Once you’re there, you should see this down the left-hand side of the screen:
Each of these main categories have drop downs when you click on them. You can really find some great smaller niche categories — even for some of the biggest, most cluttered genres. That’s where, with some great strategy, you’ll find your sweet spot, boost your exposure and ultimately, grow your book sales.
Two busy markets are business and health, and I’m going to give you an example of each below.
If you look down the left-hand side of the first screen shot, you’ll see that I clicked down from: Business > Management > Communication in Management.
For many of you who write in the business genre, “communication in management” may not seem like a correct category. That is, until you look at some of the books that are in there. They cover topics like communicating, business communication, and team building.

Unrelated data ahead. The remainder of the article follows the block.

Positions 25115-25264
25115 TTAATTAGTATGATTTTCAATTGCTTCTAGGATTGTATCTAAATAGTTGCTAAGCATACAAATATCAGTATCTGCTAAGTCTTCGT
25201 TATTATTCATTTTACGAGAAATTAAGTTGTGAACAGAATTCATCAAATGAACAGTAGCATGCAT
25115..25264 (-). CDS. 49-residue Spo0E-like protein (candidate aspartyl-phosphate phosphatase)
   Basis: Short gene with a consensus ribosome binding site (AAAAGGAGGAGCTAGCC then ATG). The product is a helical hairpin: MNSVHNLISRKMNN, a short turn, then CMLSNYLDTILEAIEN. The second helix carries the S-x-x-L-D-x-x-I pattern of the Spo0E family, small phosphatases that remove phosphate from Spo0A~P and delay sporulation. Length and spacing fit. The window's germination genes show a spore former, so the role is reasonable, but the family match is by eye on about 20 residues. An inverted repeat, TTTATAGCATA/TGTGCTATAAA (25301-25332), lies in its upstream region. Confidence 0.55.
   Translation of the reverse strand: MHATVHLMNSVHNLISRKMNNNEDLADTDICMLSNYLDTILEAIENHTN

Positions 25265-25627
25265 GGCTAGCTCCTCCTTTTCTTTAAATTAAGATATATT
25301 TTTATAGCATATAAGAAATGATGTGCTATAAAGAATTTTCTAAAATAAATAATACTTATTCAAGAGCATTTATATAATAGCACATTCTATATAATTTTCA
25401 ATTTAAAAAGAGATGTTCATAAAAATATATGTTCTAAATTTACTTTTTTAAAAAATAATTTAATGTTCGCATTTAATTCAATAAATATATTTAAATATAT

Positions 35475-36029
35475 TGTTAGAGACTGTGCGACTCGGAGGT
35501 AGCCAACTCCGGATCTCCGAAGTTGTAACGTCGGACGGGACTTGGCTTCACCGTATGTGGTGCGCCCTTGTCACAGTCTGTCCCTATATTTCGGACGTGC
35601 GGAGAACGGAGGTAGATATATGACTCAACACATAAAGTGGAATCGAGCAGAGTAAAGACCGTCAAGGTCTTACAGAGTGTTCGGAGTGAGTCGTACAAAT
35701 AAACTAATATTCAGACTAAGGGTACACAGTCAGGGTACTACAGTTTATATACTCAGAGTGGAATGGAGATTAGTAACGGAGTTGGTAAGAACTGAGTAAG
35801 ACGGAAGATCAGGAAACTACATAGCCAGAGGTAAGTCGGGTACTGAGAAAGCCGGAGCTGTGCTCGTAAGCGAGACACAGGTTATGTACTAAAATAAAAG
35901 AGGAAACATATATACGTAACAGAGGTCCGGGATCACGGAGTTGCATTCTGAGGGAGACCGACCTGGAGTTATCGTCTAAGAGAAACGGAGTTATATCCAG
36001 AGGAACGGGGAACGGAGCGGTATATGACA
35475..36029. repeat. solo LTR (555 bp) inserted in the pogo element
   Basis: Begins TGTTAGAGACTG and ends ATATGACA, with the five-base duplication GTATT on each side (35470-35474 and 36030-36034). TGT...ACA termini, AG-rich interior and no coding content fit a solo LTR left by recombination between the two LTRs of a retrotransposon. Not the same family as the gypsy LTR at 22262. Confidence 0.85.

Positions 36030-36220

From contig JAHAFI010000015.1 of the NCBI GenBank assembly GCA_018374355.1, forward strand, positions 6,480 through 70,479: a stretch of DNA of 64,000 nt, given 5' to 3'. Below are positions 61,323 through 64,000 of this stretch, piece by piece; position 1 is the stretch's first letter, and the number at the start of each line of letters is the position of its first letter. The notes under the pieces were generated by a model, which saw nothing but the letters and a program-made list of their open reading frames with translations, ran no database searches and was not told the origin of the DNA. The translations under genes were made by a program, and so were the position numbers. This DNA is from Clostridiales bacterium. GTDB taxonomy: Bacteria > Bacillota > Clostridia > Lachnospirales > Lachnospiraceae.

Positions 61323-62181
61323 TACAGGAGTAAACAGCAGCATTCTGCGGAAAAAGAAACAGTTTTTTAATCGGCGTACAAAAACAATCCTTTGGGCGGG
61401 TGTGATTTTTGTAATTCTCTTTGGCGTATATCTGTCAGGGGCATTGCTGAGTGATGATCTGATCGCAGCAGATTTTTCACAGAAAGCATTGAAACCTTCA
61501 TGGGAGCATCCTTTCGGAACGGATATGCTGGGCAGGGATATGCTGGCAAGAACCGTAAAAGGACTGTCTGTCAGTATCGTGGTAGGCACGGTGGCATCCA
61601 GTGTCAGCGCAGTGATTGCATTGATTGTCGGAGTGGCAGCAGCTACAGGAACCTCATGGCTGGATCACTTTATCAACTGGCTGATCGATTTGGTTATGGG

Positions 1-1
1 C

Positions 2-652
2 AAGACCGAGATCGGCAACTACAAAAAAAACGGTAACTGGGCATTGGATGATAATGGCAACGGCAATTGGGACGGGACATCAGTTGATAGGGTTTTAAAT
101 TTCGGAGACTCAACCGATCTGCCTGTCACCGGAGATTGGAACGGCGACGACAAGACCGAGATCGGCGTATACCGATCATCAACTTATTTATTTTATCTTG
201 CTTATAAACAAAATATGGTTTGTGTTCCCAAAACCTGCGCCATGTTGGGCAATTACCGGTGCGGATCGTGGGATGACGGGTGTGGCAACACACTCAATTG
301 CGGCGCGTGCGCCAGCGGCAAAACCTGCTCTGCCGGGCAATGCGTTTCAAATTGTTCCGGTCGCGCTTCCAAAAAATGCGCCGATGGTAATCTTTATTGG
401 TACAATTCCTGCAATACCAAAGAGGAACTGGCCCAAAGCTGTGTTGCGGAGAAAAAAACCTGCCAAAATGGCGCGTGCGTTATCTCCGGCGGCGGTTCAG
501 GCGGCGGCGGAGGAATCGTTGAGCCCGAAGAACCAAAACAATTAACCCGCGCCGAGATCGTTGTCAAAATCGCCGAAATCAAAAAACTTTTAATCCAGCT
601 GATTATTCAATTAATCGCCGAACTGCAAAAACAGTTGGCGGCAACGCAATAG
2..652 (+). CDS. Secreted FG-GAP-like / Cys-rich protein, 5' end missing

Next, take a look at the number of books in this genre. See the orange box below:
721 books. Compared with the seven million books on Amazon, that’s a pretty great number, and it’s narrow enough that you could really gain some great visibility! It’s possible to find categories that are even more narrow -- in some cases I’ve found articles with less than 100 books in them. Which again is why having 10 categories is great. Not all of them will be this niche-specific, but having at least 5 of these categories be very narrow will greatly help your exposure.
The health market is another really busy one. So let’s look at the Women’s Health category specifically. See how many books are sitting in that particular segment?
That’s a lot of competition! But if you dig deeper and experiment with some other categories, you can really whittle this number down:
Competing with 1,000 books gives you much better opportunity than trying to wrestle to the top of a list of forty or fifty thousand titles.
But remember, these are two extreme examples to illustrate how to get creative with your searches. In almost every case, there are other elements or aspects of a book that can be highlighted using the categories.